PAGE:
Donalds appeared on the liberal network to discuss the stonewalling from the CBC, which has yet to welcome the freshman GOP lawmaker into the group despite his vocal interest in joining. The CBC currently does not have any Republican members.
However, "New Day" anchor Brianna Keilar spent much of the interview fixating on his past support for former President Trump and various voting rights bills she alleged would restrict minority voters, suggesting those factors may be "incongruent" with the CBC's mission.
"The media's been covering Democrats for quite some time. So when they try to bring up President Trump and things he has said as justification I found it to be outrageous because Laura, the last time I checked, I was born Black, I've grown up Black, I've made it in America as a Black man, I graduated college as a Black man, I raised my sons as a Black man, I came into the halls of Congress as a Black man," Donalds told Fox News' Laura Ingraham. "So I don't know what Donald Trump, Joe Biden or frankly anybody has to do with the CBC and myself."
Donalds, who was previously a member of the Black Legislative Caucus as a Florida lawmaker, recalled having "much more congenial" interactions in the Sunshine State than in Washington D.C.
The GOP congressman said the "funny thing" about the current clash with the CBC is that he has spoken with "a lot of the members" who've asked him if he wanted to join the group.
"For me, Laura, it's about making sure that conservative ideals are actually being discussed in the room and at the table," Donalds explained. "I know that a lot of members of the CBC will not agree with me and I'm not gonna agree with them. But it's about actually having the conversation that the left always says they want to have. I'm prepared to have it, I'm ready to sit down and discuss it, but apparently, they don't want to discuss it with me."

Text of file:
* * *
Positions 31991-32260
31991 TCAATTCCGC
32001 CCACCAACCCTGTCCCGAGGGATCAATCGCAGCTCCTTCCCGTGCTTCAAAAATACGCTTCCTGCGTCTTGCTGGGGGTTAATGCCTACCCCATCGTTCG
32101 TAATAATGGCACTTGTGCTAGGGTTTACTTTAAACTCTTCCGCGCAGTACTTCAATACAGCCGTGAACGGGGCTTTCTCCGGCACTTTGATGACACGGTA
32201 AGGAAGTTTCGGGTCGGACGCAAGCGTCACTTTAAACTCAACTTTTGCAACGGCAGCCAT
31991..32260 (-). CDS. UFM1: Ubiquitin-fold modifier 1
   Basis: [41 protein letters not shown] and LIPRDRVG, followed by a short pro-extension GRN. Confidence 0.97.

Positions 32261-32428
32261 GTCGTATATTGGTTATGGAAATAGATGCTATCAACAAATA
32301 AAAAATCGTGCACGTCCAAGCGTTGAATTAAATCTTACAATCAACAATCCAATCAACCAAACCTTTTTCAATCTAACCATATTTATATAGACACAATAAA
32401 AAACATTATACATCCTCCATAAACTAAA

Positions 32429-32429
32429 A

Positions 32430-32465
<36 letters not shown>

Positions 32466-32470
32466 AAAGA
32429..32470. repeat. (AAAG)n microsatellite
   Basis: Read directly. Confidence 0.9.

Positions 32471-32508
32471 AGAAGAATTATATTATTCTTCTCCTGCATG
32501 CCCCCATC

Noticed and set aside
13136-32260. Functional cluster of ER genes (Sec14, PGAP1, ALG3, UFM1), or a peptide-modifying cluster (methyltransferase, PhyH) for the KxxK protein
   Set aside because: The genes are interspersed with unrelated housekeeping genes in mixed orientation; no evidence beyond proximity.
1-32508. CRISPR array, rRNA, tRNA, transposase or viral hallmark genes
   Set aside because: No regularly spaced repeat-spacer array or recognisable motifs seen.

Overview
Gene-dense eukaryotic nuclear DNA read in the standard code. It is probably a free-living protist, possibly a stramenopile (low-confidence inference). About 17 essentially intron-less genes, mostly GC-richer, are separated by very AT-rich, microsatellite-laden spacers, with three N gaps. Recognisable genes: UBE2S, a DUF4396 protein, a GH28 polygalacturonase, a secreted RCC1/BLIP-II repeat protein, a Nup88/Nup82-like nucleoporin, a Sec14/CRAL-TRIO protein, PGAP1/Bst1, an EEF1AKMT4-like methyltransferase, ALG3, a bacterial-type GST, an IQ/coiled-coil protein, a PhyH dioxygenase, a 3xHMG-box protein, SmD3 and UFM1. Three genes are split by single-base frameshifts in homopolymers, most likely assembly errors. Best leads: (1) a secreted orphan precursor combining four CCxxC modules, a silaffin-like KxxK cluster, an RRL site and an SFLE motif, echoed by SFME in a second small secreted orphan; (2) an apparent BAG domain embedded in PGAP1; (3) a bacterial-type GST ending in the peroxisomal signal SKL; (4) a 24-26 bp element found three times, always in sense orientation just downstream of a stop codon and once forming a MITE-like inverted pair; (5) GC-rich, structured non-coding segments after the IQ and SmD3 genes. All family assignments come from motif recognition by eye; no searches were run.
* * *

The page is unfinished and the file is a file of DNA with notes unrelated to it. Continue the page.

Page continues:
"To me, we're all members of Congress. We go on TV shows all the time. We debate each other in committees and on the House floor, so I don't see why we just can't have this conversation just in front of each other and then we go from there and part our ways if that's what the decision is," he continued. "I think it's more a matter of they're accustomed to the way they do things in the CBC. I don't know if I cause a problem for them or not, but it's really about all of Black America and all of America being exposed to all ideas and ideologies across the political spectrum, not just one."
The freshman lawmaker later appeared to take a swipe at Keilar for how she conducted the interview with him.
"When it comes to people on the radical left, especially when it comes to White liberals who try to make me seem like I'm not Black enough for them, I tell them to walk a mile in my shoes, talk to my mom who still lives in Brooklyn, New York today," Donalds said.